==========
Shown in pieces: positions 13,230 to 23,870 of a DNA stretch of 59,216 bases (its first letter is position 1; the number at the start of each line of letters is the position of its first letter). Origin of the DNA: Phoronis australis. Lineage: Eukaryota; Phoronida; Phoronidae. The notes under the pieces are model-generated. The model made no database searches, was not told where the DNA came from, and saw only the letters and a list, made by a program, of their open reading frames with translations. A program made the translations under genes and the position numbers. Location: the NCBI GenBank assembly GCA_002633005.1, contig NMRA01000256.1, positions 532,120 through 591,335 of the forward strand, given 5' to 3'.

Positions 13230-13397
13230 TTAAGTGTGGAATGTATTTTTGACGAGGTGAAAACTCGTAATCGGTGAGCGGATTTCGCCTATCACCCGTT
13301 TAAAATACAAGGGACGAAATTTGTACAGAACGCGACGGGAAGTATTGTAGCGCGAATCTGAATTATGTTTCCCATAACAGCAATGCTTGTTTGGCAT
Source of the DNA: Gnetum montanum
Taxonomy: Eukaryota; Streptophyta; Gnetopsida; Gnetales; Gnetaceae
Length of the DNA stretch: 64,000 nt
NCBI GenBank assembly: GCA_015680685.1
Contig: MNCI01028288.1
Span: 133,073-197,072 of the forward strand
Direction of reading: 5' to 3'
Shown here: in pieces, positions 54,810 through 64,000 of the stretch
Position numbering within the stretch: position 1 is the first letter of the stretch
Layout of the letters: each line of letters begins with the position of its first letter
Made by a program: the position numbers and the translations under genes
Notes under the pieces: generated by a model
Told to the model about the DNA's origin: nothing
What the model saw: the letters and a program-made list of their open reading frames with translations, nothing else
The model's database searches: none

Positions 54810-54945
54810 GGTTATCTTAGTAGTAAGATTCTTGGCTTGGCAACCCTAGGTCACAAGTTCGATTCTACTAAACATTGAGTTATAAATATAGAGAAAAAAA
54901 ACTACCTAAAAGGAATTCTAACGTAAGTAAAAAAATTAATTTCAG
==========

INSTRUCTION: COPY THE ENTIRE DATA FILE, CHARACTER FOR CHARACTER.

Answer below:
Shown in pieces: positions 13,230 to 23,870 of a DNA stretch of 59,216 bases (its first letter is position 1; the number at the start of each line of letters is the position of its first letter). Origin of the DNA: Phoronis australis. Lineage: Eukaryota; Phoronida; Phoronidae. The notes under the pieces are model-generated. The model made no database searches, was not told where the DNA came from, and saw only the letters and a list, made by a program, of their open reading frames with translations. A program made the translations under genes and the position numbers. Location: the NCBI GenBank assembly GCA_002633005.1, contig NMRA01000256.1, positions 532,120 through 591,335 of the forward strand, given 5' to 3'.

Positions 13230-13397
13230 TTAAGTGTGGAATGTATTTTTGACGAGGTGAAAACTCGTAATCGGTGAGCGGATTTCGCCTATCACCCGTT
13301 TAAAATACAAGGGACGAAATTTGTACAGAACGCGACGGGAAGTATTGTAGCGCGAATCTGAATTATGTTTCCCATAACAGCAATGCTTGTTTGGCAT
Source of the DNA: Gnetum montanum
Taxonomy: Eukaryota; Streptophyta; Gnetopsida; Gnetales; Gnetaceae
Length of the DNA stretch: 64,000 nt
NCBI GenBank assembly: GCA_015680685.1
Contig: MNCI01028288.1
Span: 133,073-197,072 of the forward strand
Direction of reading: 5' to 3'
Shown here: in pieces, positions 54,810 through 64,000 of the stretch
Position numbering within the stretch: position 1 is the first letter of the stretch
Layout of the letters: each line of letters begins with the position of its first letter
Made by a program: the position numbers and the translations under genes
Notes under the pieces: generated by a model
Told to the model about the DNA's origin: nothing
What the model saw: the letters and a program-made list of their open reading frames with translations, nothing else
The model's database searches: none

Positions 54810-54945
54810 GGTTATCTTAGTAGTAAGATTCTTGGCTTGGCAACCCTAGGTCACAAGTTCGATTCTACTAAACATTGAGTTATAAATATAGAGAAAAAAA
54901 ACTACCTAAAAGGAATTCTAACGTAAGTAAAAAAATTAATTTCAG